It quickly becomes apparent that there is no obvious way to view that full list of sci-fi movies, suggesting that Amazon doesn’t want consumers to be able to easily find that kind of information—its user experience is built around you choosing one of the small handful of suggested films, or knowing in advance what you want to see and then specifically searching it out. However, it is possible to see the full list—in order for it to display, you just have to click on any specific sci-fi film, look at the movie’s genre tags, and click on the words “science fiction” once again.”

The search function is worse than that available in a medieval scriptorium. When users return to certain genre pages and browse the supposed complete list, the same twenty-one movies continuously reload.

Amazon Prime has thousands of titles and is designed by a high tech company, yet it cannot fix its search function? Why does Amazon, an important company that is shaking the film and television industry, not offering its users the best of the best when it comes to search? Amazon did A9, it sucked in Lucid Imagination “experts,” it intruded on Elastic search territory. And now search doesn’t work the way users expect. Has another high-tech outfit become customer hostile or just given up making search useful?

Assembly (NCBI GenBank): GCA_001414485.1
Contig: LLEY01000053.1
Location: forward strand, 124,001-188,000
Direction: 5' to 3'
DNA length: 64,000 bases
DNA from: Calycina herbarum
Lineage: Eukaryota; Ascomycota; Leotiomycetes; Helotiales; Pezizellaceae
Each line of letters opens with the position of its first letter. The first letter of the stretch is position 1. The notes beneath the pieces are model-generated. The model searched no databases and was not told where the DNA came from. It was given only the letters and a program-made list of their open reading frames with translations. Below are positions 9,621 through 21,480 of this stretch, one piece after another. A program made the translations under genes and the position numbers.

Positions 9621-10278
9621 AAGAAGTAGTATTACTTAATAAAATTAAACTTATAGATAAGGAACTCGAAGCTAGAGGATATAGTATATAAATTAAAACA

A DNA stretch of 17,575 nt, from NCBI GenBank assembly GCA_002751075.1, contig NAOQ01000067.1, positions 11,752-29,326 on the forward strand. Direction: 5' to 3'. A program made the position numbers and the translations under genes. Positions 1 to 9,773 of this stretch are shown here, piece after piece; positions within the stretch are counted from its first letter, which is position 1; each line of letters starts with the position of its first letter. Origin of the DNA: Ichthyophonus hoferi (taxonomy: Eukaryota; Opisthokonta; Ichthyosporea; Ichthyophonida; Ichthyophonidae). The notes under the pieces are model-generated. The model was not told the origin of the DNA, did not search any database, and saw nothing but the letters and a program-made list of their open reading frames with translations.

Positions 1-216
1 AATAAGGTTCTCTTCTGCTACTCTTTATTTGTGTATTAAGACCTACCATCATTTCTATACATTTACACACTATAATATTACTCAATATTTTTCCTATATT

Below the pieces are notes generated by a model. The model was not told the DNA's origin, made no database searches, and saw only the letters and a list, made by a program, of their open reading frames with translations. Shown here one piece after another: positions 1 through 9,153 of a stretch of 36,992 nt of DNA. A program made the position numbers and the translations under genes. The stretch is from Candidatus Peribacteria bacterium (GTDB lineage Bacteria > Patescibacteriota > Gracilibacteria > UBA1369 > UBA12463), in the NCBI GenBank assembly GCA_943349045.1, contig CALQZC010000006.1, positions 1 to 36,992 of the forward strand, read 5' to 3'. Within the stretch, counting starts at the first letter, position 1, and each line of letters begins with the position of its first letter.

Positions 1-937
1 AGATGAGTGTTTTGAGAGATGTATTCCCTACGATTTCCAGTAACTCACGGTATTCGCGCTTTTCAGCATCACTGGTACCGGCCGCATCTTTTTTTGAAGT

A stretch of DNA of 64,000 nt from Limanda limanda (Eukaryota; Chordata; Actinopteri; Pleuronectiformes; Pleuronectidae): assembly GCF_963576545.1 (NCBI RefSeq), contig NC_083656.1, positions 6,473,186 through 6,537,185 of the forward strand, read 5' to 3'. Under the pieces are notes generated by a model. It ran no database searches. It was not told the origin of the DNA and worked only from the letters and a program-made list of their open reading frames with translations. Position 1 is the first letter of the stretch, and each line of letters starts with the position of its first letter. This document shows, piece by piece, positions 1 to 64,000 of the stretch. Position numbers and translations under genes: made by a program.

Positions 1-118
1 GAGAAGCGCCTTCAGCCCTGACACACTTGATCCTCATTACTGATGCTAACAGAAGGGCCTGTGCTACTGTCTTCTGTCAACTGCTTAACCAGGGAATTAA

Whitney Grace,September 1, 2021

Semantic: Scholar and Search

September 1, 2021

The new three musketeers could be named Semantic, Scholar, and Search. What’s missing is a digital d’Artagnan. What are three valiant mousquetaires up to? Fixing search for scholarly information.

To learn why smart software goes off the rails, navigate to “Building a Better Search Engine for Semantic Scholar.” The essay documents how a group of guardsmen fixed up search which is sort of intelligent and sort of sensitive to language ambiguities like “cell”: A biological cell or “cell” in wireless call admission control. Yep, English and other languages require context to figure out what someone might be trying to say. Less tricky for bounded domains, but quite interesting for essay writing or tweets.

Please, read the article because it makes clear some of the manual interventions required to make search deliver objective, on point results. The essay is important because it talks about issues most search and retrieval “experts” prefer to keep under their kepis. Imagine what one can do with the knobs and dials in this system to generate non-objective and off point results. That would be exciting in certain scholarly fields I think.

Here are some quotes which suggest that Fancy Dan algorithmic shortcuts like those enabled by Snorkel-type solutions; for example: